News History | Tetra Tech R&D
 
 
 

Visit our Tetra Tech booth #7 at Coastal GeoTools February 6-9 in Charleston, SC. Refer to www.coastalgeotools.org for additional information.

Our Geomatic Technologies Staff will be attending the International LiDAR and Mapping Forum (ILMF) in Denver, CO February 13-15. Please visit www.lidarmap.org for additional information.

NOAA Coastal Geospatial Services

The National Oceanic and Atmospheric Administration (NOAA) selected Tetra for a multiple-award, indefinite delivery, indefinite quantity contract to support the Office for Coastal Management’s (OCM) Digital Coast program. Tetra Tech will use innovative collection methods to acquire, analyze, and process geospatial data to address critical coastal issues such as sea level rise, coastal resiliency, sustainable land use, and marine planning. Tetra Tech also will provide technical GIS support services to support green infrastructure development ad creation of sustainable solutions to reduce the impact of rising seas and climate change on coastal shorelines ($49M ceiling over 5 years).

ASPRS UAS Symposium

Tetra Tech Geomatics staff will be attending the ASPRS UAS Mapping Symposium in Palm Springs, CA September 12-14. The symposium will provide participants with opportunities to get up close and in person with the latest in UAS (Unmanned Aerial Systems) technology for professional mapping applications. Our Geomatics team now includes a UAS Operator and we are embracing the new UAS platforms and technology.

ESRI International User Conference

Tetra Tech will be exhibiting at the ESRI International User Conference in San Diego June 27-July 1. Come stop by our booth #2424. 16,000 GIS users, managers and developers. 300 moderated sessions. 450 hours of technical training. 300 software vendors. Inspirational keynotes. Competitions to test your skills. One-on-one sessions with Esri technical and professional support staff. All of this in one place for one week. Plan to attend and learn what's new in GIS technology and data, network with your peers, and stay connected to the pulse of this innovative industry.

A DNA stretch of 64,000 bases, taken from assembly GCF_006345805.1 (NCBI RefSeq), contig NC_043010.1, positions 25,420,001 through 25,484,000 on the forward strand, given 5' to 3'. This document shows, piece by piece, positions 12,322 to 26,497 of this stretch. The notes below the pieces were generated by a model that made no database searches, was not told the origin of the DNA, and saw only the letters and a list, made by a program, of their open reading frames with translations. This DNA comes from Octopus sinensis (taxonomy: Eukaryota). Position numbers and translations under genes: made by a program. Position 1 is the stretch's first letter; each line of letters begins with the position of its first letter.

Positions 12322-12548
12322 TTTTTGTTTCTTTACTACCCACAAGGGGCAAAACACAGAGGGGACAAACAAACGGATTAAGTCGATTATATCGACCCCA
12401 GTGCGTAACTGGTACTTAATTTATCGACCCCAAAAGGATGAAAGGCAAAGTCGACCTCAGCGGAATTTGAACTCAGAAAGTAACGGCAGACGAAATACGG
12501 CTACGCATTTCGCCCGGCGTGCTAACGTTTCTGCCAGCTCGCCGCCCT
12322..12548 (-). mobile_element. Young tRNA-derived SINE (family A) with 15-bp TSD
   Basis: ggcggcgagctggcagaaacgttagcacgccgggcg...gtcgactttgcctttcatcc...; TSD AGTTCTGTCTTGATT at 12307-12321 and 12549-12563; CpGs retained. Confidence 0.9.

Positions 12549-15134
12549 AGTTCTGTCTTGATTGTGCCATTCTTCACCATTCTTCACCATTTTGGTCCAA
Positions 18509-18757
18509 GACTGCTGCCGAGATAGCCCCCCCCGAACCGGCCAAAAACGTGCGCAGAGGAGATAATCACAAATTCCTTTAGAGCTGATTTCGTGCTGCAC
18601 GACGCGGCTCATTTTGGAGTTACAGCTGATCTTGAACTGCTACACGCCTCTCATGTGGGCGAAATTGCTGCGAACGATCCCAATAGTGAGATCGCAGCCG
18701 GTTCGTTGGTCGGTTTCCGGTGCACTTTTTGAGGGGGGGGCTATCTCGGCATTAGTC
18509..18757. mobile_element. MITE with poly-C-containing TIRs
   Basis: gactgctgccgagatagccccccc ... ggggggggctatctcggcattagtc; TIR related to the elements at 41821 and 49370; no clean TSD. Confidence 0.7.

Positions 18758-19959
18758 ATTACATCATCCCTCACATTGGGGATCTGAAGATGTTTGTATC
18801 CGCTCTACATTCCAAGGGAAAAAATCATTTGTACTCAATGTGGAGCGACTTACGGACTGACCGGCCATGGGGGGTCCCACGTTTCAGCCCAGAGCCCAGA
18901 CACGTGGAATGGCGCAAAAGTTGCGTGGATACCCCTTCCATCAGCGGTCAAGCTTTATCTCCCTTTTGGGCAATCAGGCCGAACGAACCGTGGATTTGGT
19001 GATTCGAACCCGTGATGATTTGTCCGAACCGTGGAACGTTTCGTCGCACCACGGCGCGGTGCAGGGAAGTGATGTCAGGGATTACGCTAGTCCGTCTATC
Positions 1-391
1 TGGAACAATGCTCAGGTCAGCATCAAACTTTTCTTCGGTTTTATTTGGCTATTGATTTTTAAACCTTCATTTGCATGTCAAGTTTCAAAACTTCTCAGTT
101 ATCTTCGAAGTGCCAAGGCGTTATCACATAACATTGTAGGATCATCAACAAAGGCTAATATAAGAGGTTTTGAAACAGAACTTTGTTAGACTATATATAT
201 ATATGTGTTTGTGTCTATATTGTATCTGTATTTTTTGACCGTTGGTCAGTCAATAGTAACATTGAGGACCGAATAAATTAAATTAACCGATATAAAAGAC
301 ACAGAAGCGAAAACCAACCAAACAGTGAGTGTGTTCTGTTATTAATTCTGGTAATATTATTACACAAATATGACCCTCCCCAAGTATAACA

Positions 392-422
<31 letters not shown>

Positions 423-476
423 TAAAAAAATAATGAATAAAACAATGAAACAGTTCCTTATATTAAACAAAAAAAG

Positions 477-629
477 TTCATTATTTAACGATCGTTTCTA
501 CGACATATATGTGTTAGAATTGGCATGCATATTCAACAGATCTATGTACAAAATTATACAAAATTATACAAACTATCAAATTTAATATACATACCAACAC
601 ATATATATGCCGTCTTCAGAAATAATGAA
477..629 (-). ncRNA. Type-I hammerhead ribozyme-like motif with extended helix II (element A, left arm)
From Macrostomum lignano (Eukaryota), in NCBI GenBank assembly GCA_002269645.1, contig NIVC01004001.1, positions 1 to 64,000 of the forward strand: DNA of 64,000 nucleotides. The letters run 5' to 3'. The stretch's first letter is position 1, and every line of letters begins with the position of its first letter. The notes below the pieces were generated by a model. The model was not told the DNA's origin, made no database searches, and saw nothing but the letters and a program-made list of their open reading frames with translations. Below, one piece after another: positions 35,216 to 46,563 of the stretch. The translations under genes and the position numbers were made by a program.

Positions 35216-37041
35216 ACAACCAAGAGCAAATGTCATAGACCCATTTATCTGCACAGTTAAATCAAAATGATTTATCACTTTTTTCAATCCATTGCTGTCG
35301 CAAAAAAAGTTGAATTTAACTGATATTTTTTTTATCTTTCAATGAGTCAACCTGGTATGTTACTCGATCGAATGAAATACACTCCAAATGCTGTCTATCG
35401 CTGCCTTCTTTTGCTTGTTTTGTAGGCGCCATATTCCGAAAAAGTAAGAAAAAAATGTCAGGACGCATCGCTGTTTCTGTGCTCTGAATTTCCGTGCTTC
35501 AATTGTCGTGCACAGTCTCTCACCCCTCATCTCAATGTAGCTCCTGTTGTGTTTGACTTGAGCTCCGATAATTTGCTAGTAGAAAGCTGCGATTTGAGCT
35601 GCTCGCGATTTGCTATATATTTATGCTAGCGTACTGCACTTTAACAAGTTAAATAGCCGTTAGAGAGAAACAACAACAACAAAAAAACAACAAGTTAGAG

Sujoy Roy made a presentation at the Department of Water Resources DSM2 User Group Meeting on “Evaluating Salinity Trends in the Delta Using Data from 1922-2012.”

The location of the low salinity zone in San Francisco Bay where the bottom salinity is 2 parts per thousand (ppt) (termed as X2 and reported as the distance in kilometers from Golden Gate), has been used as the basis for outflow management in the estuary. There is great interest in understanding how the low salinity zone in general, and the X2 position in particular, has changed over time under different conditions of hydrology, exports, and development. This work presents a compilation and analysis of X2 of data over a nine-decade period. Contact Sujoy Roy for additional information.

2014 Bay Delta Science Conference. Phil Bachand and colleagues moderated a session on the Agriculture and Food Research Initiative (AFRI) Rice Project in the Delta.

A regional solution is needed to mitigate or reverse the problem of island subsidence in the Delta, and to support the sustainability and water supply reliability. The primary goal of this project is to demonstrate rice-based cropping systems as an agricultural solution in the Delta. Rice is expected to result in important environmental benefits: concurrently mitigating greenhouse gas (GHG) emissions, soil loss, and subsidence while also reducing risks to California water supply and protecting water quality. Please see the project description for additional information.